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Amidane’s Struggle
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Op-ed by Thor Richard Isaksen, Leader of the Students’ Peace Prize, and Ole Danbolt Mjøs, Committee Member, and former chairman of the Nobel Peace Prize committee, the Students’ Peace Prize, 2009.
Published: 27.02 - 2009 16:22Printer version    
Published in Dagbladet
27 February 2009
Original version (Norwegian)

Amidane’s Struggle

The Students’ Peace Prize for 2009 goes to a 23-year-old female student from Western Sahara. The Prize focuses on a conflict the West seems to have forgotten and on a student commitment that is all too infrequently recognised.

Elkouria Amidane is a student activist and human rights advocate. She is being awarded the Students’ Peace Prize for her work for Sahrawi students and for a peaceful solution of the conflict in Western Sahara. Amidane is only one of many young Sahrawis who are involved in this struggle, which is mostly fought in silence.

This year’s winner has the support of all of Norway’s students and of all political youth parties. When the Peace Prize winner was in Norway in 2007, she contributed to the creation of agreement across party lines with regard to Western Sahara’s right to independence. By means of youth parties and student organisations, the future leaders of Norway have expressed their support of Amidane, but where is the support of today’s rulers? Why isn’t the Norwegian government on the field?

Western Sahara, an area on the northwest coast of the African continent, suffers under a Moroccan occupation that is contrary to international law. After the colonial power Spain withdrew from the country in 1976, the territory was by agreement divided in two between Morocco and Mauretania. The agreement was entered into in secret, and both Spain and Mauretania have later withdrawn from it. Furthermore, the agreement has been declared illegitimate and illegal by the UN.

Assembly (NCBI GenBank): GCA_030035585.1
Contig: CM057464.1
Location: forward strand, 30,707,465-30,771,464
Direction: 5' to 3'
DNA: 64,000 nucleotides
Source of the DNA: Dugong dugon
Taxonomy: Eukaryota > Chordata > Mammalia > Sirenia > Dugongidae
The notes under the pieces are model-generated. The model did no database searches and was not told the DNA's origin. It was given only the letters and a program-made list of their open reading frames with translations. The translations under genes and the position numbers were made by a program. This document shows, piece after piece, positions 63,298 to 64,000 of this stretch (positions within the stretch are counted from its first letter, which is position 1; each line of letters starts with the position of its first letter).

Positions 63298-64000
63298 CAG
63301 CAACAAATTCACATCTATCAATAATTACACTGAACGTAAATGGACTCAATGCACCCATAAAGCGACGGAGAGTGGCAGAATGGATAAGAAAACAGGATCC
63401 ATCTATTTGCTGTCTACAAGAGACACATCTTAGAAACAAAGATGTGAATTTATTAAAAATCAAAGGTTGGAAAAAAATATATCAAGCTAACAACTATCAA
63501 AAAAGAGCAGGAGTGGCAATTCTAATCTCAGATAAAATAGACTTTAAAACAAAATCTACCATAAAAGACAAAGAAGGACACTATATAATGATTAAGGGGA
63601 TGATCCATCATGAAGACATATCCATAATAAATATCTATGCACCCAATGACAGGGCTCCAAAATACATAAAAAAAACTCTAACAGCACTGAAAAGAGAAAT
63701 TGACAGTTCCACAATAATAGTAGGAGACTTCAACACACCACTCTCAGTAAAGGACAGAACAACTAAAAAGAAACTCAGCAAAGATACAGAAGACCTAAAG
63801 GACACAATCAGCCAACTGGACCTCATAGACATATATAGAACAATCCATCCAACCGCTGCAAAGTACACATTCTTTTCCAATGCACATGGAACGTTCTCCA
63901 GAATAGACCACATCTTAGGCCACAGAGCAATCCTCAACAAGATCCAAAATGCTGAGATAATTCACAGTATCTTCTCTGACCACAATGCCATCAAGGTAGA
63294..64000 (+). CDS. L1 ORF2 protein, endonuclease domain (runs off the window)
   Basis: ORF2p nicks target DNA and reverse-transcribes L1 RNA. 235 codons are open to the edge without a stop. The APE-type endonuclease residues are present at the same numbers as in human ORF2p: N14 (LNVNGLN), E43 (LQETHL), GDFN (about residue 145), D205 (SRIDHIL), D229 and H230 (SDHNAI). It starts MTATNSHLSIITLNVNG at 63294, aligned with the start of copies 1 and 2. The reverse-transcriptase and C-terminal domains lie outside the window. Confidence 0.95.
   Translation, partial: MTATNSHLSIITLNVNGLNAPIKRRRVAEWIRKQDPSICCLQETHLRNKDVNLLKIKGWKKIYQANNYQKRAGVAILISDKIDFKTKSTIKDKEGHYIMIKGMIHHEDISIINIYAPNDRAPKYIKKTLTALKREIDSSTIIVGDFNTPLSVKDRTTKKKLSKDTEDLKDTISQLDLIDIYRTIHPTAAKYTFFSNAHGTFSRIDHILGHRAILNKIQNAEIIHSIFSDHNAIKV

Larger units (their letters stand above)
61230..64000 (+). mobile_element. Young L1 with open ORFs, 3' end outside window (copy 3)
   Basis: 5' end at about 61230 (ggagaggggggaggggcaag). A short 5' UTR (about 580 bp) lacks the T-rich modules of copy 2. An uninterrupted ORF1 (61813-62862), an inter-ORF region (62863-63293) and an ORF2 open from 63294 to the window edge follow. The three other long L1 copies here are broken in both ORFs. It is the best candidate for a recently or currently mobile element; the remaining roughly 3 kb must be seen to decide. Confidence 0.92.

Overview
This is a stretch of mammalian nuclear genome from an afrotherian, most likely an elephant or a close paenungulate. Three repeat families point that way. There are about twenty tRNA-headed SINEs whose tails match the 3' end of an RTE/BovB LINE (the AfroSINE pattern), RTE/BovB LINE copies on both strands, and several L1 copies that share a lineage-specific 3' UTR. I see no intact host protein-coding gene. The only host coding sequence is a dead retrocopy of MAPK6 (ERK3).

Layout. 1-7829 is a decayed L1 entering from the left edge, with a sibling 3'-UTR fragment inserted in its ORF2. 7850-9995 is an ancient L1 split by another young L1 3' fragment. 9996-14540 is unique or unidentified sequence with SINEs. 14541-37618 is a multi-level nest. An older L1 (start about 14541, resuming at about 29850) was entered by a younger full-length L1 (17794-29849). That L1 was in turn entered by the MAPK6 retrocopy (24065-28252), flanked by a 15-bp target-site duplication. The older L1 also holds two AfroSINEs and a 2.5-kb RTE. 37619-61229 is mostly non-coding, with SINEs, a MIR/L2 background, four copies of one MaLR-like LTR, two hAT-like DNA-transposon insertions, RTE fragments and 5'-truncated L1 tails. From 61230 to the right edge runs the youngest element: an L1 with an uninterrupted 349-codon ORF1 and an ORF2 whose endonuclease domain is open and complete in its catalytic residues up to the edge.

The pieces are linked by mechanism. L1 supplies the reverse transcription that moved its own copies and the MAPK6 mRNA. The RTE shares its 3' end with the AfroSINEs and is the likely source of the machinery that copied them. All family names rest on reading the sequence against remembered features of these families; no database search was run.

The resistance movement in Western Sahara managed by means of armed struggle to force Mauretania out in 1979, but Morocco still retains its occupation. The armed struggle against the occupying power ended, however, in 1991. A truce was declared; in addition to this, it was agreed that the UN would organise a referendum. This was to decide whether Western Sahara was to be independent or be annexed by Morocco.

Almost 20 years later the referendum has not yet been held. Up until 2004 the referendum was delayed because of disagreement about the voting rights regulations, but since 2004 Morocco has refused point-blank to respect the agreements entered into and permit the referendum in Western Sahara. About 80 nations have recognised Western Sahara as an independent country, and no nation has formally recognised Morocco’s claim to the area.

But Norwegian authorities have, together with most other Western countries, remained silent. This makes it possible for Norwegian businesses to drain occupied Western Sahara of resources through agreements with Moroccan authorities. One example is the seismic company Fugro-Geoteam, which, according to Norwatch, as late as January this year was involved in oil exploration off the coast of Western Sahara, on assignment from Moroccan authorities. Despite the fact that this is in conflict with advice from the Norwegian Ministry of Foreign Affairs, the reactions against such activity are all too weak.